Welcome to Part 4 of the continuing series, 5 Ways To Make Your Next Photo Stand Apart From The Rest!

Today we’re going to be rounding out the in-camera part of the series by looking into the importance of managing scale in your landscape compositions, which is something that many photographers tend to overlook.

One of the most appealing things about landscape photography is the ability to take capture scenes that are truly epic in scale. A massive mountain range, a sweeping ocean shoreline or the very sunrise itself all speak to us powerfully on an emotional level when we see them in person, but sometimes the actual scale of the events and objects we’re capturing gets lost in translation.

Skogafoss960

Taking a picture of Uluru or Angel Falls is always going to be an exciting proposition, but the truly incredible scale of these geological beauties is often difficult to convey, especially when you’ve got to shoot from an incredible distance just to fit the entire thing into the frame. Our brains are simply not wired to understand scale on that level because we spend so much more of our time interacting with the world on a human-sized scale.

That last point hints at the simplest solution to the problem of scale. Since we’re already wired to understand scale cues in a certain way, just include something in the frame that we understand the size of intuitively.

Human scale

A human being is a great option, if you happen to have a companion with you. If you’ve got a long enough self-timer or a remote shutter release, you could even work yourself into the foreground if you so choose.

This idea ties in perfectly with something we mentioned in one of our earlier posts about landscape composition, 5 Tips for Striking Landscape Photographs. We were discussing the importance of balancing visual interest in both the foreground and the background, and how it can guide the eye through the photograph. Not only does including a human being in the shot give a sense of scale, but it also helps to create a story in the photo.

Pyramid Barn

Humans aren’t the only things that we’ve learned to immediately judge the scale of. Any kind of manufactured object or structure can be a great help especially if you’re shooting in a populated area, as you can see in the photo above.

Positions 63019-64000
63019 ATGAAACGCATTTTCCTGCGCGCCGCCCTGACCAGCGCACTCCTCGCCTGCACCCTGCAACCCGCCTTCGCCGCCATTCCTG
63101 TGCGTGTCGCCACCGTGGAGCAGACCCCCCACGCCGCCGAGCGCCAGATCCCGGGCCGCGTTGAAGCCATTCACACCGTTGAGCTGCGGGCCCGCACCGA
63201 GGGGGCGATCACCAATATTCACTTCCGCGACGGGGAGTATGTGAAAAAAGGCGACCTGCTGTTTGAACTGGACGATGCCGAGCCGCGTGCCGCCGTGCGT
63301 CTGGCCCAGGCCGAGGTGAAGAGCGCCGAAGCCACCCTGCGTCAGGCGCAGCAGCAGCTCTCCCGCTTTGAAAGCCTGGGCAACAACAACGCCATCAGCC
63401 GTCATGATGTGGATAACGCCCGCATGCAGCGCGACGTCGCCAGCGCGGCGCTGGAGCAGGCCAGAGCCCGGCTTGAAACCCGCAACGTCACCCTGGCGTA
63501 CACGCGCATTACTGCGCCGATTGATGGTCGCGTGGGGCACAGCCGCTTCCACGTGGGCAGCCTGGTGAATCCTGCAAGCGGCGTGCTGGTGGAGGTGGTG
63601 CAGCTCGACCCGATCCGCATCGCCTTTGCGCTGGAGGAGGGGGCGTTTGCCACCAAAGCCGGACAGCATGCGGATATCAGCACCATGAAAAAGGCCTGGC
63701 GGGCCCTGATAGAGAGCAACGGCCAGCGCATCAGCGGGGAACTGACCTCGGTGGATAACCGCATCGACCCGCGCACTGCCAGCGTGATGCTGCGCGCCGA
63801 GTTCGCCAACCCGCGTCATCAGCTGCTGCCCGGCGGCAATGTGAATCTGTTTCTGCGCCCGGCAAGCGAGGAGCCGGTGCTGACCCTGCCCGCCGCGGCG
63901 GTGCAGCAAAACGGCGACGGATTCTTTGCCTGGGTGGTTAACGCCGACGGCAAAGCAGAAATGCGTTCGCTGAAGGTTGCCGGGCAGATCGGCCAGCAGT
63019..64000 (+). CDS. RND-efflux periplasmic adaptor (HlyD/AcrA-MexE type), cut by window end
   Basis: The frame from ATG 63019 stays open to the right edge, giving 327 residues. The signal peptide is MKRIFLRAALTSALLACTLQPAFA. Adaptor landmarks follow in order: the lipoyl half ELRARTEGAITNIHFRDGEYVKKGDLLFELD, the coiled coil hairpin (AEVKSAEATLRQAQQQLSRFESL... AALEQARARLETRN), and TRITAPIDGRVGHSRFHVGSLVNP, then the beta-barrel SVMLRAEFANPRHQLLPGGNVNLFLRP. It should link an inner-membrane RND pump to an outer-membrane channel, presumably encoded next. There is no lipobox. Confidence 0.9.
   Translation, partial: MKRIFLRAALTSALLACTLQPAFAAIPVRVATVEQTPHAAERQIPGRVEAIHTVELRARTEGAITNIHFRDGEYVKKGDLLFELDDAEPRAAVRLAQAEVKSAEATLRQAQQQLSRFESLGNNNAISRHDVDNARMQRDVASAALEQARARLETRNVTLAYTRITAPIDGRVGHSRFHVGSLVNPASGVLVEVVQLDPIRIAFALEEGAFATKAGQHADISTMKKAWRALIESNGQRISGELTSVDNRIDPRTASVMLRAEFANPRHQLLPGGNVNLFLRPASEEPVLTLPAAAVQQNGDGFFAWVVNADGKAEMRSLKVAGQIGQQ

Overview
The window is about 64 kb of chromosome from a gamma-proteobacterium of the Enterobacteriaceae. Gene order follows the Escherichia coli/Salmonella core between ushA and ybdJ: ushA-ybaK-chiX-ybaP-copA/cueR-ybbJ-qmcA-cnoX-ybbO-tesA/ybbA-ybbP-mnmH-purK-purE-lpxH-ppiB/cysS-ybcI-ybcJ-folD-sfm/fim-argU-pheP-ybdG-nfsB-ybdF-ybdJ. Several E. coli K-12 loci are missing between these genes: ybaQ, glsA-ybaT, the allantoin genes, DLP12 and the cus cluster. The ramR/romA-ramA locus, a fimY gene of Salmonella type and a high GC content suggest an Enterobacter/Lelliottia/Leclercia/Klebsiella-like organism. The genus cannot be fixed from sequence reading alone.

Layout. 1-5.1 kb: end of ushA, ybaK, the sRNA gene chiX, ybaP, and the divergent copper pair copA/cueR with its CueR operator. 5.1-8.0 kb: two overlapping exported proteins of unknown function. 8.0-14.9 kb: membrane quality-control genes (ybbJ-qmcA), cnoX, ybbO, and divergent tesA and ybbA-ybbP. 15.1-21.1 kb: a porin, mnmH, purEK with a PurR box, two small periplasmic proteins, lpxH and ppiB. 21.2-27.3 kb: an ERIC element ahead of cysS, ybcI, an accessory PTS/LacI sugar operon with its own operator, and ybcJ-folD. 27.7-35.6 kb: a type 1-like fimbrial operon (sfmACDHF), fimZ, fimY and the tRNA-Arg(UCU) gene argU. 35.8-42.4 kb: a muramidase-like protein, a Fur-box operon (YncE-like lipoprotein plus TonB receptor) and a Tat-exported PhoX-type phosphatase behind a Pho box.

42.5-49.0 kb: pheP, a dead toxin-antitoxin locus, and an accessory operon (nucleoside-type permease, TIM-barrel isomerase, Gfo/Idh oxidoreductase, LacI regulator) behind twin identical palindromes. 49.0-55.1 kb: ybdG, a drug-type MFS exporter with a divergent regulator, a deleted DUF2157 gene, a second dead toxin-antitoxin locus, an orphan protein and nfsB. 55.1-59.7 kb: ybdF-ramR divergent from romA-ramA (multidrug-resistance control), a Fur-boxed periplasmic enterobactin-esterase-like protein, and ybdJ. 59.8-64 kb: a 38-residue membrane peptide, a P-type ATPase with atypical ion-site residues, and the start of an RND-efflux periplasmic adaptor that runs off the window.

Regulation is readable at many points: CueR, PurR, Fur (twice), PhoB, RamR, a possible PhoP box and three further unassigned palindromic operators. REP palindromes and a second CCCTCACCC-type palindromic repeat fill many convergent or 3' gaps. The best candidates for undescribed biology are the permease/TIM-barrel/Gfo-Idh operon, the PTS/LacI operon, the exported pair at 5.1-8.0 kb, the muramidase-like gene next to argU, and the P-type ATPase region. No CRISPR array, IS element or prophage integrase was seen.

The barn helps give a sense of just how much of the sky is visible and how just far the mountains on the horizon are. When you’re looking through the viewfinder to compose your shot, always look around the edges of the frame for anything that might be useful as a cue for scale.

Of course, it’s also possible to take the scale argument another way. Instead of worrying about losing the grandeur of a vista, deliberately play with the sense of scale, distorting it to catch the viewer unawares. An vast array of desert sand dunes can look like a day at the beach or an huge ocean wave can appear as though it were a windblown wave on a quiet lake if you balance out the scale cues in just the right way.

Throughout nature many patterns repeat themselves at various scales. Entire mountain ranges erode in just the same way that far smaller hills do, and a waterfall the size of Niagara flows very similarly to the tiny falls of a forest brook. The more you grow adept at noticing these and using them to your advantage, the better your control of scale may be.

Of course, it’s not just in nature scenes that you can play with scale. You may have seen the funny (but now rather overdone) concept that catches many tourists visiting the Leaning Tower of Pisa, where they balance the scale cues and pose so that it looks as though they are supporting the Tower all by themselves. You don’t have to go quite that far (plus, it’s always better to come up with your own ideas!), but it’s a great illustration of what can be done with a bit of creative interpretation of the scene before you.

Vicky holding up the Tower

It can be slightly more difficult to play with scale in a built environment like a city, because there are so many human-sized objects around almost everywhere that act as scale cues. Doorways, cars, the storeys of a building and even sidewalks are all naturally built for human interaction, which keeps them from being easily distorted, but it can be done.

As with most things in photography, the key to working with scale is to understand the mental processes that change how we interpret images, and then use that understanding as a tool for the creation of your final image.

It seems simple on the surface, but most things do once they’ve been explained 😉 It’s a pretty abstract skill, but still one that becomes more finely honed with practice, so get out there and start playing with scale!

Once you get back from your experimental shoots, be sure to follow up for part 5 of the series where we look into the importance of post-production processing and how it can turn a great composition into a photographic masterpiece. Coming soon!

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